Do Not Induce Vomitting

Many consumer products not meant for human consumption bear the warning “In case of accidental ingestion, do not induce vomitting.”

Well why the heck not? If I’ve got a stomach full of shampoo the first thing I’m going to want to do is puke it back up.

What is the reasoning for this warning?

Swallowing shampoo will almost certainly induce vomiting.

But the real answer is, it would do more damage coming back up. I will let the medical types on the board give the long version.

I seem to remember that the “don’t induce vomiting” products can be just as bad, or worse, in your esophagus than in your stomach. It might just be easier to let the stuff pass through, than to puke it back up. Your stomach, after all, is built to handle some pretty bad stuff - hydrochloric acid - while your esophagus is relatively delicate. So my wild guess is that the stuff they tell you not to upchuck is the stuff that tends to be nasty for pH reasons, since stomach acid could neutralize bases, and stomach mucous could protect against acids. Other kinds of poisons are probably better to hurl, but I can’t think of any example of “In case of poisoning - INDUCE VOMITING” labels.

Nothing I write about any person or group should be applied to a larger group.

  • Boris Badenov

They worry about getting toxins in your lungs more than anything else. Aspiration pneumonia is bad enough when it’s “just” stomach contents, but getting, say, insecticide or gasoline in your lungs sets you up for acute respiratory distress syndrome which means a long stay on the ventilator in ICU or maybe death. We rarely even do gastric levage (stomach pumping) any more, it’s usually activated charcoal by mouth and poison specific antidotes if needed,

If you swallow a caustic substance such as gasoline or Drano, it burns your esophagus on the way down. If you throw it back up, it’ll burn your esophagus again. The correct thing to do in such a case is to get medical help immediately so they can put a tube down to your stomach and siphon the stuff back out before it does any more damage.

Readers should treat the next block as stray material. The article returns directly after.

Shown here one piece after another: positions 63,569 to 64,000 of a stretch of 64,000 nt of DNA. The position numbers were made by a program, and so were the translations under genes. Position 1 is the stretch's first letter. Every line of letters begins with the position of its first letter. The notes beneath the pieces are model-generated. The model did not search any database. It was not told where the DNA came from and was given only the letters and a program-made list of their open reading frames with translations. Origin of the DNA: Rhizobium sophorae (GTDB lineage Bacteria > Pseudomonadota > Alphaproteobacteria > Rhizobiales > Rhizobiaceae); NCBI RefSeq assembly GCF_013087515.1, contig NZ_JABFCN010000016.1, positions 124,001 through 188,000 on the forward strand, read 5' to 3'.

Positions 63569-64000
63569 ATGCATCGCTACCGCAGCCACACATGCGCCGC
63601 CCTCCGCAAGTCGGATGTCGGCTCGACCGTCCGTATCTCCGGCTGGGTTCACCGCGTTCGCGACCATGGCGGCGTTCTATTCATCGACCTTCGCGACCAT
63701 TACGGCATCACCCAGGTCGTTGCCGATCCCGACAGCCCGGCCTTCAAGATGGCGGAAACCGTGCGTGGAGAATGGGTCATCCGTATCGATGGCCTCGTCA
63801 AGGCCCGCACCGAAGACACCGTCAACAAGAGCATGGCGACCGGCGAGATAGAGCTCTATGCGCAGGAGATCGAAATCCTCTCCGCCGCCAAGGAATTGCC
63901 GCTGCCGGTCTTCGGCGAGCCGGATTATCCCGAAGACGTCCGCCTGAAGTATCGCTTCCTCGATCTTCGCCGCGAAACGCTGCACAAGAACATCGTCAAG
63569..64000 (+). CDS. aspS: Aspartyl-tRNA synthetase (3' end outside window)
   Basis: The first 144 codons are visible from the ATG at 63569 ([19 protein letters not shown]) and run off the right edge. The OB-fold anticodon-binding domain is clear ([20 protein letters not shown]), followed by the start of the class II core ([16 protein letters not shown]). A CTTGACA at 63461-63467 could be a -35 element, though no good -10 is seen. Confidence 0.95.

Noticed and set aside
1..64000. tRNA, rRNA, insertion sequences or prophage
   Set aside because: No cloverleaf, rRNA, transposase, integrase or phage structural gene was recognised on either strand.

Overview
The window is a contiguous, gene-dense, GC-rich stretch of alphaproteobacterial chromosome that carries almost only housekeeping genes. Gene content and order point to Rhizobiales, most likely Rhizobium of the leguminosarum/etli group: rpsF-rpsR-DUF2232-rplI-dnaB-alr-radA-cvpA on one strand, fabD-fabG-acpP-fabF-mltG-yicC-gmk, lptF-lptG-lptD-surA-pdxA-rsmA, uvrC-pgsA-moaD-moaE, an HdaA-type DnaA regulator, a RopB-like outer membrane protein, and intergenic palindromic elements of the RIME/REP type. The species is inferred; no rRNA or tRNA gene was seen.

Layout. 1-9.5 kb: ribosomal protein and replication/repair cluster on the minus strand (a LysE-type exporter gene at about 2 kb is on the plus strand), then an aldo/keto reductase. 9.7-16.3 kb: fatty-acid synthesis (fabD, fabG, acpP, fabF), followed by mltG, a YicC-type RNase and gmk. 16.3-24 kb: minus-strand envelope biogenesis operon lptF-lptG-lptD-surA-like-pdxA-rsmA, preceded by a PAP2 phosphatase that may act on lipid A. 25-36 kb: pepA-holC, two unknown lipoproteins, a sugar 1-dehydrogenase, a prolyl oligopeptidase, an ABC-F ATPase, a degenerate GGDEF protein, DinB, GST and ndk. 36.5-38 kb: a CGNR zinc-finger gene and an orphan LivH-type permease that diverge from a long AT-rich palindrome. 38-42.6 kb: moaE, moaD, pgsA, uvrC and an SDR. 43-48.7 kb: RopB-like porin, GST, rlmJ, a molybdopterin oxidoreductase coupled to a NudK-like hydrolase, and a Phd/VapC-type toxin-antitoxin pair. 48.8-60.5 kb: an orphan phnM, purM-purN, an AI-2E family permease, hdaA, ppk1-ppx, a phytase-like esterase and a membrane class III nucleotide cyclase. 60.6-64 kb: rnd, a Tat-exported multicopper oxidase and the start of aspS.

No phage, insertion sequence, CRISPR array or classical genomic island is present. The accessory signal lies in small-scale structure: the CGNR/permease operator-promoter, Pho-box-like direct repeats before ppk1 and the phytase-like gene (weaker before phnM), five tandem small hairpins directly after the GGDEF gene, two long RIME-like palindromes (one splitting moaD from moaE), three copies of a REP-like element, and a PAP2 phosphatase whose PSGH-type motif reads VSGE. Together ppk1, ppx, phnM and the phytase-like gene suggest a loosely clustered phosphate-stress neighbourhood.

If you swallow a non-caustic but poisonous substance (say, shampoo or an overdose of medicine) you SHOULD induce vomiting before the poison has a chance to leave your stomach and get absorbed into your system.

Poisons cause damage 2 ways -

1 - physical corrosive damage to mucosal surfaces. The stomach is much better equipped to deal with this than the esophagus. Alkalis are much more damaging than acids; the acid in the stomach can neutralize the alkali, hence it is much safer to leave the substance in the stomach. These substances can also cause so much swelling & damage in the pharynx that they cause airway narrowing due to swelling, or aspiration because the the inflamed epiglottis doesn’t work properly. The mucosal surfacs of the trachea & bronchi are even more susceptible to damage from corrosives.

Vomiting causes more harm than good here.

2 - the substance can cause systemic harm once it gets absorbed into the blood stream. Effective strategies for getting the substance out of the GI tract (vomiting, gastric lavage {stomach pumping}, charcoal administration, and purgatives) can all decrease the absorption of the substances. If absorption, sometimes specific antidotes can be given.

Vomiting (generally) does more good than harm.

For dealing with ingestion emergencies:

  1. Find the container.

  2. Call 911 or your hospital’s emergency department. They can link you to the regional poison control center, who will have you read information from the container, and give you instructions nfor what to do at home, and also advise if a trip to the ER is needed.

Prevention is the best medicine here, but to minimize consequence, you should also keep all substances in their original containers, and if there are small children in your home, a bottle of ipecac handy to induce vomiting when needed.

Sue from El Paso